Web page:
growing no. of     managed flows but      Overseas
               employment         little protection in   Employment Service,
               agency             others.                2001-02.
               contracts and
               irregular mig.
Source: Compiled from data collected from a wide range of sources, but especially form information available from government departments in the various countries.




      15/5/07                                             25
APPENDIX III

SUMMARY OF MAIN OBSTACLES TO RATIFICATION IN SEVEN OTHER COUNTRIES

               Main Obstacles
Sending        Political/economic climate                         Perceptions of impact of ICMR          Other
Countries
Bangladesh     Good       ratification  record      but     bad   Clashes with domestic law; fear of     Migration        between
               implementation largely based upon poor             being made liable for migrants in      Pakistan, India and BD
               resources; high rates of illiteracy resulting in   BD; fear of losing market for own      politically very sensitive
               little awareness.                                  workers abroad; fear of being made     because of ethno-religious
                                                                  liable for irregular migration.        conflicts.

Indonesia      Transition     phase  to   democracy      and      Fear of losing out on regional         Lack of transparency in
               decentralisation; weak bureaucratic structure;     labour market; reluctance to           bureaucratic     processes;
               labour issues marginalized; priority put on        criticize Muslim brother countries;    lack of experts (HR and
               ratifying other core conventions; lack of          fear of being liable for migrants in   international law).
               international pressure to ratify ICMR;             Indonesia.
               reasonable ratification record, but poor
               implementation.




15/5/07                              26
              Main Obstacles
Receiving     Political/economic climate                               Perceptions of impact of ICMR          Other
Countries
Japan         Grip on power by the Conservative Party (LDP);           Clashes with domestic law;             'Oldcomer' immigrants are
              ICMR considered unimportant (not a core                  favourable treatment to migrant        not protected according to
              convention; not ratified by other G7 countries); lack    workers; implications for basic        international standards
              of international pressure to ICMR; good ratification     immigration policies; lack of          either.
              record but no interest in entry into more multilateral   willingness to give protection to
              treaties (critique of UN system).                        irregular migrants; lack of
                                                                       willingness to accept family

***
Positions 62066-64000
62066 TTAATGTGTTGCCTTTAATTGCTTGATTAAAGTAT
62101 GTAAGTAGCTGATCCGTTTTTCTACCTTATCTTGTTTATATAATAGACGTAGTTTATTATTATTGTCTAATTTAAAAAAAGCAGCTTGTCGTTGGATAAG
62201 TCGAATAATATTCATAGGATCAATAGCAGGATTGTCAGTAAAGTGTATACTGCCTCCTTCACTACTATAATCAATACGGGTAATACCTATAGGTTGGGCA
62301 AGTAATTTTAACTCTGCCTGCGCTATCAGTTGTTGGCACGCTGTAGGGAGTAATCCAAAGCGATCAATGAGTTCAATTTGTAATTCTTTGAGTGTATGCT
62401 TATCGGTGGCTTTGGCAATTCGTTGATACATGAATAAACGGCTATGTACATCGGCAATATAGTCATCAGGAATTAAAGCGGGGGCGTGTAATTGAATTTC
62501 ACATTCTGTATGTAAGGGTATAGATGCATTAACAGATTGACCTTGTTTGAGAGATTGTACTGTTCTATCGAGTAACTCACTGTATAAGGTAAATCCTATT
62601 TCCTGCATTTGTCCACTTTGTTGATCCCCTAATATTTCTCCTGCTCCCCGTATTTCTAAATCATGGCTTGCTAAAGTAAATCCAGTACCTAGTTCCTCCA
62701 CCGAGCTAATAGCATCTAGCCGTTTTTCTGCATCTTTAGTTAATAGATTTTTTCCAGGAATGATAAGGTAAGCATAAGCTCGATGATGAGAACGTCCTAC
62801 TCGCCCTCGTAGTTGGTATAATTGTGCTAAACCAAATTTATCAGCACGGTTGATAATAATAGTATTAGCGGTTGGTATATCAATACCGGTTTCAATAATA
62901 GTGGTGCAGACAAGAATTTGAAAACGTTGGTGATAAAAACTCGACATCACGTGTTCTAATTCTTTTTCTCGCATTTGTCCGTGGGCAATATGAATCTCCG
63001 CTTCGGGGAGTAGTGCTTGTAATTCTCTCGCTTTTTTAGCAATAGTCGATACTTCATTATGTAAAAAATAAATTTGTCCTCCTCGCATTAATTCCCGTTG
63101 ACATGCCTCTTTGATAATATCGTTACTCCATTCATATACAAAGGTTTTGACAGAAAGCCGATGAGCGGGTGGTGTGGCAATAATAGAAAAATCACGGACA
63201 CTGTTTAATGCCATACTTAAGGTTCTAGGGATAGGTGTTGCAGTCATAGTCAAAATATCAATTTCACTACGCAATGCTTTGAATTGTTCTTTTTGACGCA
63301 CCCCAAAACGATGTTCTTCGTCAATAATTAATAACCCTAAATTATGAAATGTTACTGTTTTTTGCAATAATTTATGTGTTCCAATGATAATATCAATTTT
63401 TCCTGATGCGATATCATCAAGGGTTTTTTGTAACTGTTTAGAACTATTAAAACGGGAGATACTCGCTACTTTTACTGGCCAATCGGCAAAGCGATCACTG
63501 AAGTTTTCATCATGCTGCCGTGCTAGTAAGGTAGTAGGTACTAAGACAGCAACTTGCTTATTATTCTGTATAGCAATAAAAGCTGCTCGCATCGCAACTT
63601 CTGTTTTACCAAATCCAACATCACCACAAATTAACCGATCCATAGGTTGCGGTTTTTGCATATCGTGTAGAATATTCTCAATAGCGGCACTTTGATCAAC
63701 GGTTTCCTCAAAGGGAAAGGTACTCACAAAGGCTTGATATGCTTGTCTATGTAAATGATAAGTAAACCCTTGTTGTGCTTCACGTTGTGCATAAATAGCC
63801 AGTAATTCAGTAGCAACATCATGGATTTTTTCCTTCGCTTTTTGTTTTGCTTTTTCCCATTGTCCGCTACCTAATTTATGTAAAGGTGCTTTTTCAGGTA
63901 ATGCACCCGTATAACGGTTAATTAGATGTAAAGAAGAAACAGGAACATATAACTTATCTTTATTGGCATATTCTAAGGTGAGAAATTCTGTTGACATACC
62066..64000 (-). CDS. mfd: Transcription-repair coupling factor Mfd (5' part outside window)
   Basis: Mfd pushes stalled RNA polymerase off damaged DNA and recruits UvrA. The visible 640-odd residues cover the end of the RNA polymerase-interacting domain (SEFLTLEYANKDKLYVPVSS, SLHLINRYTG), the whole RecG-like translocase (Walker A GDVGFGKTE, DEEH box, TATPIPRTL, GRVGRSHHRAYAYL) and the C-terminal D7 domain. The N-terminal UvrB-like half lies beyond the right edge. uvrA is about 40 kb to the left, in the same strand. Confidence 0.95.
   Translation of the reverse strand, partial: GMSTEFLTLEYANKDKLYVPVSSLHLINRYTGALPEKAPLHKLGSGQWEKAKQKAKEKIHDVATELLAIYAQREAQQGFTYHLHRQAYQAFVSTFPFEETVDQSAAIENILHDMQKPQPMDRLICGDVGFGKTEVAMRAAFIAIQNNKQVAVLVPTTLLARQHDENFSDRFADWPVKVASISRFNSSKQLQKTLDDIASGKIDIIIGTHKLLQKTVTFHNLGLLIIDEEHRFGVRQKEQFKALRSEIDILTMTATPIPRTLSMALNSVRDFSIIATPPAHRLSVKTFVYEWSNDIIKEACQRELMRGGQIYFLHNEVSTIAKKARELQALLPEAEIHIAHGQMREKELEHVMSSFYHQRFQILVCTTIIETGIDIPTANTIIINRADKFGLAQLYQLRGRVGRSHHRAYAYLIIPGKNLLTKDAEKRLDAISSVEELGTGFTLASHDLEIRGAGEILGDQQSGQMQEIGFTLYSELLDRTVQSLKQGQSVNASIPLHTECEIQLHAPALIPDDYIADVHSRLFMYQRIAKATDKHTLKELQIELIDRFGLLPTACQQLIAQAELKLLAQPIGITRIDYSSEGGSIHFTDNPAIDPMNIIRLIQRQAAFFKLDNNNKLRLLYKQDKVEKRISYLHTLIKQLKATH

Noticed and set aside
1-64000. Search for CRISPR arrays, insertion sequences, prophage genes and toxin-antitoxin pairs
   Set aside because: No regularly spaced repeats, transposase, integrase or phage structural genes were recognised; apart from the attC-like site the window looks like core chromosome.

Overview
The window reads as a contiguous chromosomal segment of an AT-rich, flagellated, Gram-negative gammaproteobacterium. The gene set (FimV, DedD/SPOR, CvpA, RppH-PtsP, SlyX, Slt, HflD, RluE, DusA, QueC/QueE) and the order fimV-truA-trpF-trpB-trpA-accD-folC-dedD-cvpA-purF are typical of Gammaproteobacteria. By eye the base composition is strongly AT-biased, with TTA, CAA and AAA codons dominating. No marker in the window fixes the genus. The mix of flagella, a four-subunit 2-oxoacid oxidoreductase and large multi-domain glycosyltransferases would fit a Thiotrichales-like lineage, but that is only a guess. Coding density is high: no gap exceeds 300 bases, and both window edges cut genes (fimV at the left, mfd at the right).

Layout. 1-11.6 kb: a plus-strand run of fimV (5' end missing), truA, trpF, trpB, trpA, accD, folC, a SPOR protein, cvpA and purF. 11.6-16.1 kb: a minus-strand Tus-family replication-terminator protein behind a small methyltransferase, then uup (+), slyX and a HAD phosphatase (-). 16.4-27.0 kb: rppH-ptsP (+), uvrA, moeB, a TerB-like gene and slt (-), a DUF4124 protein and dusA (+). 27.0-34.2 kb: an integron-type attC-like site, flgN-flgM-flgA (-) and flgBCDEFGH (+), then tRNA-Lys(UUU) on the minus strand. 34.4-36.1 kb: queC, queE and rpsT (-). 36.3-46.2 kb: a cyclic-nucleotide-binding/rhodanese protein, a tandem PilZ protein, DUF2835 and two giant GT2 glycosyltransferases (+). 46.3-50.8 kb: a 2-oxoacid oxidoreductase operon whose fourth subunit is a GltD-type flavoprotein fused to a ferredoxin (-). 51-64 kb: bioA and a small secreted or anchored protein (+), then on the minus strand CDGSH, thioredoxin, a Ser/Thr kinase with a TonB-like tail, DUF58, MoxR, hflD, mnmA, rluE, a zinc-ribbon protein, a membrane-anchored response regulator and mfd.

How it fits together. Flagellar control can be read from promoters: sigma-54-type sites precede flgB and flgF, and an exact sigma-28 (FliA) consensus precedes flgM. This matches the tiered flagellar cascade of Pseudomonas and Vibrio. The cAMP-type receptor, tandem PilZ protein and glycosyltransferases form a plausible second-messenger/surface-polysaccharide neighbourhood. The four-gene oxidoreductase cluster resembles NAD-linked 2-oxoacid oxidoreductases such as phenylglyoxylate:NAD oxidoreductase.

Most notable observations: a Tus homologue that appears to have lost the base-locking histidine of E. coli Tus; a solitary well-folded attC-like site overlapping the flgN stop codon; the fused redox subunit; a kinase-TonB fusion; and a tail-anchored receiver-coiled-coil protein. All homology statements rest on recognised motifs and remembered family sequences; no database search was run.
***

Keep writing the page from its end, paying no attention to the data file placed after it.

members.
Korea         Fear of losing 'mono-ethnic' character; Korean           Lack of willingness to accept family   Possibility of reunification
              foreign policy reactive, not pre-active; economic        members; fear of migrants joining      with North and influx of
              recession does not allow for protection of migrant       strong labour unions; high burden of   workers from the North.
              workers; conservative politicians in majority.           monitoring and implementation.
Malaysia      Poor ratification record, little appreciation of         Lack of willingness to accept family   Collusion with employers
              universal HR by government; little pressure from         members and settlement; fear of        and recruiters;
              within civil society; no public debate; existing         ethnic society becoming unbalanced;    composition of ethno-
              legislation seen as sufficient to protect foreign        protection of irregular workers seen   religious politics
              workers                                                  as unacceptable
New Zealand   ICMR seen as irrelevant in view of existing              Lack of willingness to protect         Maori communities might
              settlement policies and protective legislation; high     irregular migrants; clash with         object to giving
              burden of implementation and monitoring; best            domestic laws                          newcomers special
              ratification record but no interest in entry into more                                          treatment
              multilateral treaties (critique of UN system); no
              pressure from NGO's.
Singapore     Poor ratification record and little civil society        Clash with immigration policies;       Lack of transparency
              advocacy for HR in general; reluctance to be             avoidance of settlement and family     regarding migration
              inspected by UN system.                                  unification for unskilled workers.     policies and official
                                                                                                              statistics unavailable.